Russia is set to supply Myanmar with Pantsir-S1 anti-aircraft missile and gun systems, Orlan-10E surveillance drones and radars. The deal was signed during Russian Defense Minister Sergey Shoigu’s visit to the country on Thursday.

Shoigu arrived in Myanmar for his first foreign trip of 202 to discuss military cooperation between the states. The southeast Asian country is one of Russia’s traditional partners for arms exports.

“We view today’s talks as an opportunity to further our cooperation, especially in the military field,” Shoigu said as he met with Senior General Min Aung Hlaing, the commander-in-chief of the Myanmar Armed Forces. The two previously spoke via video link in November.

“Regardless of the restrictions these difficult times have brought us, we hope to deepen the relations between our defense agencies,” Shoigu said, adding that Moscow is ready for “substantial” discussions.

Jan 14 05:58

World’s oldest painting of animals discovered in an Indonesian cave

Stunning cave paintings discovered in Indonesia include what might be the oldest known depictions of animals on the planet, dating back at least 45,000 years.

The paintings of three pigs, alongside several hand stencils, were discovered in the limestone cave of Leang Tedongnge on the Indonesian island of Sulawesi. Even local people were unaware of the cave sites’ existence until their discovery in 2017 by Adam Brumm at Griffith University, Australia, and his team.

“I was struck dumb,” says Brumm. “It’s one of the most spectacular and well-preserved figurative animal paintings known from the whole region and it just immediately blew me away.”

Sulawesi is known to contain some of the world’s oldest cave art, but the new paintings may predate all other examples so far discovered on the island.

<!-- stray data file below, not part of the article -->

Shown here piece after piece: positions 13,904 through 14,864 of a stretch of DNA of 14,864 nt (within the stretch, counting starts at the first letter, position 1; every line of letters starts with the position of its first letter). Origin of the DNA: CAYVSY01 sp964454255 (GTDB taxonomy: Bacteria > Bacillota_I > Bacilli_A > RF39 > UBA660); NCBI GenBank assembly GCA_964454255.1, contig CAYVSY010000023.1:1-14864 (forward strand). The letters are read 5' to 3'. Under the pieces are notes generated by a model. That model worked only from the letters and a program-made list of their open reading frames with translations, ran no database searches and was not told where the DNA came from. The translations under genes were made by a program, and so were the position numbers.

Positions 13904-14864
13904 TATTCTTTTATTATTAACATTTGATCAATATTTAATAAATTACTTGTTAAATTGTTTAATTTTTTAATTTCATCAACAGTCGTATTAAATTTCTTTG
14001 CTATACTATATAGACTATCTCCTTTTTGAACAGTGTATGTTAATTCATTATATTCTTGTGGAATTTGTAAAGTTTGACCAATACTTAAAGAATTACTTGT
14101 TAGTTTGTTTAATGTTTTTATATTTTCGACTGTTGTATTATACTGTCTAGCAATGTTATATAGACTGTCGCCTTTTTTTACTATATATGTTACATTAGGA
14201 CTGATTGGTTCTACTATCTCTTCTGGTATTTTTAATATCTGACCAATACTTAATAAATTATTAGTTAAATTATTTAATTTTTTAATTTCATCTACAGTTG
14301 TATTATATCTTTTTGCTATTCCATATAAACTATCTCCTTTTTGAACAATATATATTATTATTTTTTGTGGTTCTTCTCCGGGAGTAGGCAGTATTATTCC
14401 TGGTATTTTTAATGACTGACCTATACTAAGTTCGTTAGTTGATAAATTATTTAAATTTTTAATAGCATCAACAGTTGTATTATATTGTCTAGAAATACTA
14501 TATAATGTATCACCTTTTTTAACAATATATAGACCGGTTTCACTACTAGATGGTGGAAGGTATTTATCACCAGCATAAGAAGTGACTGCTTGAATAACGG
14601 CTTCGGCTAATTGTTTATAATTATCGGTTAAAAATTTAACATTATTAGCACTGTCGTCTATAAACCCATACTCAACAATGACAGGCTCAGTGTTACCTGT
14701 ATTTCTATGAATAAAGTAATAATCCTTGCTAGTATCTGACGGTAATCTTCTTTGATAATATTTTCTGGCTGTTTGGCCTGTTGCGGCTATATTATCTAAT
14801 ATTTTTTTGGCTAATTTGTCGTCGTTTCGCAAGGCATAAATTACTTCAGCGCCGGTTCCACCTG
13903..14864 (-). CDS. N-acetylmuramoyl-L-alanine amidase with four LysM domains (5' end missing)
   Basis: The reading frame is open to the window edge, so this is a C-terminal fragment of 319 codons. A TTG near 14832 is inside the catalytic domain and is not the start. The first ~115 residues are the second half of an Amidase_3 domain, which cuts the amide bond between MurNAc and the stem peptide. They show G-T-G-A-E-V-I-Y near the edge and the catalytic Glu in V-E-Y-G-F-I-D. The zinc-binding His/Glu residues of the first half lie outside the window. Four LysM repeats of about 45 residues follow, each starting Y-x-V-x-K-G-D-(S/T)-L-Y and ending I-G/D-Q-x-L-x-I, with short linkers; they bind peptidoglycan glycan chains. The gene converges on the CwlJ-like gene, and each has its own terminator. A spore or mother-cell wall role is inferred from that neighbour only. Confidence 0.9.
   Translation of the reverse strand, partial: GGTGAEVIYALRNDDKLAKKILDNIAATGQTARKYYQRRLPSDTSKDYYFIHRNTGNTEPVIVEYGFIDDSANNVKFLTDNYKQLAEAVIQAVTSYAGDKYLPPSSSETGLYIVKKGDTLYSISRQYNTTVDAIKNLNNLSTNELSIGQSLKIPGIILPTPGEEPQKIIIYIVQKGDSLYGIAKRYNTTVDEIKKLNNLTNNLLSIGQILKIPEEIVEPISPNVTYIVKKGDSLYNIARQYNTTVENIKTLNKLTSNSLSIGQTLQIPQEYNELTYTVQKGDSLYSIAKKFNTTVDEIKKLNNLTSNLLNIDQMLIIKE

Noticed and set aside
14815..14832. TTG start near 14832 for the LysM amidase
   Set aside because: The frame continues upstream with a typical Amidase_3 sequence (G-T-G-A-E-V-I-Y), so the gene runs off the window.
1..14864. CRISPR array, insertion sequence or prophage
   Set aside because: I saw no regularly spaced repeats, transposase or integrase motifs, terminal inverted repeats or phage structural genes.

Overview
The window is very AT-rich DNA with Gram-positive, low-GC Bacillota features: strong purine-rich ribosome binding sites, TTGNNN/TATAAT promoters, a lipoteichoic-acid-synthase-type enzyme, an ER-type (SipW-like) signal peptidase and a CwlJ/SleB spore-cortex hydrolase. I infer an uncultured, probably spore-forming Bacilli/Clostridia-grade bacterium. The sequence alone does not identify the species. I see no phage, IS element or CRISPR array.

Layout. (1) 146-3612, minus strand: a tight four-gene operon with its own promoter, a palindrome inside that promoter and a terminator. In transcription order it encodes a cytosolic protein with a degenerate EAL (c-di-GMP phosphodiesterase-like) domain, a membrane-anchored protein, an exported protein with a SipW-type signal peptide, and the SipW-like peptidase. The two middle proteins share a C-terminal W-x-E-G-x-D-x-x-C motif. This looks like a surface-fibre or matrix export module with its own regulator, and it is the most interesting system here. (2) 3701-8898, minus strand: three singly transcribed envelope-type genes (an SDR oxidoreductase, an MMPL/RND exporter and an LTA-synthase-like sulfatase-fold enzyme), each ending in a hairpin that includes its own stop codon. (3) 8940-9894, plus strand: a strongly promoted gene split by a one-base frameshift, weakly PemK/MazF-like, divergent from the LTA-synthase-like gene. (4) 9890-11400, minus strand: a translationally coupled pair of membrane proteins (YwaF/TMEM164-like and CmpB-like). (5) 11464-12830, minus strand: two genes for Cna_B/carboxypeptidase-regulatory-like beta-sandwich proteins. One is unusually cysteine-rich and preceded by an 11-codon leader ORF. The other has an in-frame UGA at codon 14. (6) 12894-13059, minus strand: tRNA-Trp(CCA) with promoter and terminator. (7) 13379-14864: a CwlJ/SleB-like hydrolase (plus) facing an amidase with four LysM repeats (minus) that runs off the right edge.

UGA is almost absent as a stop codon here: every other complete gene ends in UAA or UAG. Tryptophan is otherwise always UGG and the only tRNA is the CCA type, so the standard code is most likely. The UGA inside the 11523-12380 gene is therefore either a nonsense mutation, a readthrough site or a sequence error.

Jan 07 16:37

The Top Import for Each Country: Asia

Jan 07 08:43

Just BuzzFeed being BuzzFeed (Picture)

Dec 17 06:59

Video shows smugglers beating Rohingya refugees on Malaysia-bound boat

A newly surfaced video shows a group of smugglers mercilessly beating rake-thin persecuted Rohingya Muslim refugees crowded onto a Malaysia-bound fishing boat at sea.

The video, filmed on a mobile phone apparently in April, shows dozens of refugees sitting in the hull and on the deck as smugglers stand among them.

One of the traffickers, holding a thick rope in one hand, pushes a Rohingya man back and kicks him. He then uses a whip with his other hand to repeatedly lash a group of shirtless refugees, including children, who scramble to avoid the beating.

The footage was shot several days before the group’s Malaysia-bound boat returned to Bangladesh in mid-April. It had departed in February.

Rohingya witnesses, who were on the ship, later told media outlets that several of their fellows on their vessel died from beatings, starvation, and illness.

Dec 16 14:38

The U.S. Treasury Department has branded Vietnam and Switzerland as currency manipulators while putting China and nine other countries on a watch list

WASHINGTON -- The U.S. Treasury Department has branded Vietnam and Switzerland as currency manipulators while putting China and nine other countries on a watch list in an annual report designed to halt countries from manipulating their currencies to gain unfair trade advantages.

It marked the first time that the United States has labeled another country as a currency manipulator since August 2019 when it called out China at a time when the world's two largest economies were locked in tense trade negotiations.

“The Treasury Department has taken a strong step today to safeguard economic growth and opportunity for American workers and businesses” Treasury Secretary Steven Mnuchin said in a statement. “Treasury will follow up on its findings with respect to Vietnam and Switzerland to work toward eliminating practices tat create unfair advantages for foreign countries.”